A thesis which assesses the risks of internal radiation exposure within Fukushima Prefecture following the explosions at the Fukushima Daiichi nuclear power plant, suggests that the effects of internal radiation fall far below that recorded after Chernobyl.
Ryugo Hayano, who works as a professor at Tokyo University’s Science Research Department, has collected the findings of doctors who conducted research into internal radiation exposure among those living inside of the Fukushima Prefecture. He consolidated these findings into an English journal titled "Proceedings of Japan Academy Series B89," which is available on the Internet.
The latest journal is a collection of reports that looks at the degree of radiation exposure through daily food consumption and it is reported to be the first of its kind.
Hayano comments, “Findings suggest that the level of internal radiation exposure brought about by pollution from the soil within the Fukushima Prefecture is much less than originally believed. The amount is so negligible that it is difficult to imagine there being any risk to the health.”
Something that is generally unknown to most living outside of Fukushima is that since the nuclear accident, there have been numerous organizations carrying out their own individual investigations into the effects of radiation. The largest-scale whole body counter (WBC) began in June 2011. Experts in the field used the WBC to examine the effects cesium had on the body of 118, 904 inhabitants inside of Fukushima. Surprisingly, of those who took part, 99.9% fell within the safety standard limit of 1 millisievert (mSv). While such a result is positive, the investigation does not provide elaborate details on the inhabitants’ daily intake of cesium, which arguably also requires close monitoring.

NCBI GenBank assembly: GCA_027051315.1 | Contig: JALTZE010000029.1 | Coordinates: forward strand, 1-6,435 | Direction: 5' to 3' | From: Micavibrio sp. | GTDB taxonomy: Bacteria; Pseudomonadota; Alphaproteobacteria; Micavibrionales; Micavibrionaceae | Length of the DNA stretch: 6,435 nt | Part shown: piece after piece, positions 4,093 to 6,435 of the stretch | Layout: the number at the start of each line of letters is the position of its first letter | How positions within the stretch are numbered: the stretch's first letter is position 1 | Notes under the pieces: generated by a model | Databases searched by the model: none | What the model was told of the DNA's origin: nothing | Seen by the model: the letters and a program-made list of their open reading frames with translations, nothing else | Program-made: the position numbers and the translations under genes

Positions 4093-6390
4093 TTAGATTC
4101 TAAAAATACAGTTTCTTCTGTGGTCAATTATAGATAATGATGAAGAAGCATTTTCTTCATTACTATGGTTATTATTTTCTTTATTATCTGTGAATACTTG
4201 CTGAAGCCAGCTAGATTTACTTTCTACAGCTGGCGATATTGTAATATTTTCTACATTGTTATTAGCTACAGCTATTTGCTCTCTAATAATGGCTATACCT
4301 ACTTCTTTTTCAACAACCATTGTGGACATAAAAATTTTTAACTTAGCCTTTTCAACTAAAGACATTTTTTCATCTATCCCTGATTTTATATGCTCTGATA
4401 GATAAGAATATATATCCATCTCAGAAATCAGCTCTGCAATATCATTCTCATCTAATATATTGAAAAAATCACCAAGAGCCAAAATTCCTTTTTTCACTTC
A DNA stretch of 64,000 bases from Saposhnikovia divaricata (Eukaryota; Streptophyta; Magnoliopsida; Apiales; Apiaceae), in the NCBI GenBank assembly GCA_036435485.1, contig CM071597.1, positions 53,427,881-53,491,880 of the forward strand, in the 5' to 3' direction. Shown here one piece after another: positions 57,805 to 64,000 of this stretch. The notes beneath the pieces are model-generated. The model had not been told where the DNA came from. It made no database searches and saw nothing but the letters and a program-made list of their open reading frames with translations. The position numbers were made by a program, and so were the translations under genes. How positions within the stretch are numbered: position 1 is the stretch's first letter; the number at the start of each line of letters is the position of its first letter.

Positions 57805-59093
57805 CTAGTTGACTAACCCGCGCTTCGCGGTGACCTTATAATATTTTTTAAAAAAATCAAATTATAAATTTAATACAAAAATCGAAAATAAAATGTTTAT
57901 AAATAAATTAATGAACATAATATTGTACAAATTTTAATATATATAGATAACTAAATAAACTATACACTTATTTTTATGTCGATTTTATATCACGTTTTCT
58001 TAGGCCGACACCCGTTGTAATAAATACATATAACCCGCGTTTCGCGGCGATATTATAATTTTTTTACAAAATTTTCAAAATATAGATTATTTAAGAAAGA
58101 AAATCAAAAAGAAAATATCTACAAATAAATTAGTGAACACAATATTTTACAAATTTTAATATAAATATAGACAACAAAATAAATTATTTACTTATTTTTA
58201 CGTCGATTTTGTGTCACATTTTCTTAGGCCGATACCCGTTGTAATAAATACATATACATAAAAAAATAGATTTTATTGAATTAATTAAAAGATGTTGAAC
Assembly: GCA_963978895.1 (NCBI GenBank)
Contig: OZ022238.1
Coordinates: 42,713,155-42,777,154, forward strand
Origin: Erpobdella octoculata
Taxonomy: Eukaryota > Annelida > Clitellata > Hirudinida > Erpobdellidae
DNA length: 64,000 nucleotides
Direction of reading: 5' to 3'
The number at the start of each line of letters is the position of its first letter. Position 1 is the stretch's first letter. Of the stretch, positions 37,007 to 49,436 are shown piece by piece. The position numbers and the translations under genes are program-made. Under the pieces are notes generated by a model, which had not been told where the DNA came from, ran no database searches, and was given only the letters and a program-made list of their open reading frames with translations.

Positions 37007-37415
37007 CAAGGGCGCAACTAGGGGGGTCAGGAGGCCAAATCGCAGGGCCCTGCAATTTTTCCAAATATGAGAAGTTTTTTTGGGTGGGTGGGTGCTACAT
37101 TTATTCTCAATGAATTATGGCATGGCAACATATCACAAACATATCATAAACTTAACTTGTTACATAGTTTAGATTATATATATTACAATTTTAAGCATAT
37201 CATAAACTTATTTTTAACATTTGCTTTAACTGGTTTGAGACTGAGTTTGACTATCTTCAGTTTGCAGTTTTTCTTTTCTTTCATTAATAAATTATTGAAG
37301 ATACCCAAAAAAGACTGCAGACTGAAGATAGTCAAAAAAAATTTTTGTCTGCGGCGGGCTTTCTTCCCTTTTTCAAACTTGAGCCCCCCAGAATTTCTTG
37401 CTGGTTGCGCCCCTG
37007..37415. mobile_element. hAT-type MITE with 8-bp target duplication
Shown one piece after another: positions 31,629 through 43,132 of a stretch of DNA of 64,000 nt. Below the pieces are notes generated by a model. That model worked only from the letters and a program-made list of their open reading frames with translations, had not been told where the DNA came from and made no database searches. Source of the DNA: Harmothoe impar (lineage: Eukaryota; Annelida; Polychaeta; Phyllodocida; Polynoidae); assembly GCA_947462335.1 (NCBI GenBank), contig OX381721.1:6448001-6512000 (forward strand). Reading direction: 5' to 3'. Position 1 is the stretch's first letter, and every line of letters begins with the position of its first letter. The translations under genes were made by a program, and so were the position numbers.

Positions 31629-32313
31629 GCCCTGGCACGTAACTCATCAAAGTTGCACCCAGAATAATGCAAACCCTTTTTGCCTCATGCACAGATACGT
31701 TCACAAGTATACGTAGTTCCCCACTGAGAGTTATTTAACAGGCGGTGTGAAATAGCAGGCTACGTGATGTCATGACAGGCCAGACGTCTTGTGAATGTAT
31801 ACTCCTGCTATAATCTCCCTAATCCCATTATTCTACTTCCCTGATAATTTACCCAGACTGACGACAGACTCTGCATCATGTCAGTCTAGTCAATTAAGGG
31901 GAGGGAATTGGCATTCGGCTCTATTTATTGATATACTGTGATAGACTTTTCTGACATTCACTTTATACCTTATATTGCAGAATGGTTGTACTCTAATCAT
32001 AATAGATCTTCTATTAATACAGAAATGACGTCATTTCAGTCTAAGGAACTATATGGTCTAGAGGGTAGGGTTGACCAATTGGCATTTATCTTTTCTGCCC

The findings from the most recent thesis by Fukushima Prefecture draw upon tests conducted by Fukushima Hiratamura’s Hirata Central Hospital. The results were obtained by examining 32,811 patients from Fukushima and Ibaraki Prefecture from the periods of October 17, 2011 to November 30, 2012. Of the patients tested, 10,000 were reported to be living in an environment where the soil was contaminated with 100,000 becquerels of cesium 137 per square meter.
The number of participants whose levels of radioactive contamination exceeded the WBC upper limit of 300 becquerels formed just 4.7%. Even more encouraging is that this figure, when looked at per kilogram, fell below the 50 becquerel range. Of the studies that took place after March 2012, this figure fell even further to just 1%. In particular, after May 2012 cesium was undetected in the children whose previous radioactive intake exceeded the upper 300-becquerel limit.
The thesis also addresses the skepticism surrounding the idea that the above figures do not accurately represent the average citizen of Fukushima for the reason that only the most health-conscious person is inclined to volunteer to take part in the tests. It resolves this possible bias by including results carried out from a whole body counter which targeted almost all the students at Miharamachi elementary school located 50 kilometers from the nuclear plant. In 2011, of the 1,494 students who were monitored, 54 students exceeded the upper limit reading.
However, as was the case with the other experiment, from August 2012 the detection of radiation dropped to zero. Around 20% of those living in Miharamachi work within the agriculture industry as farmers and the tendency to produce and consume vegetables from the area is thought to be high.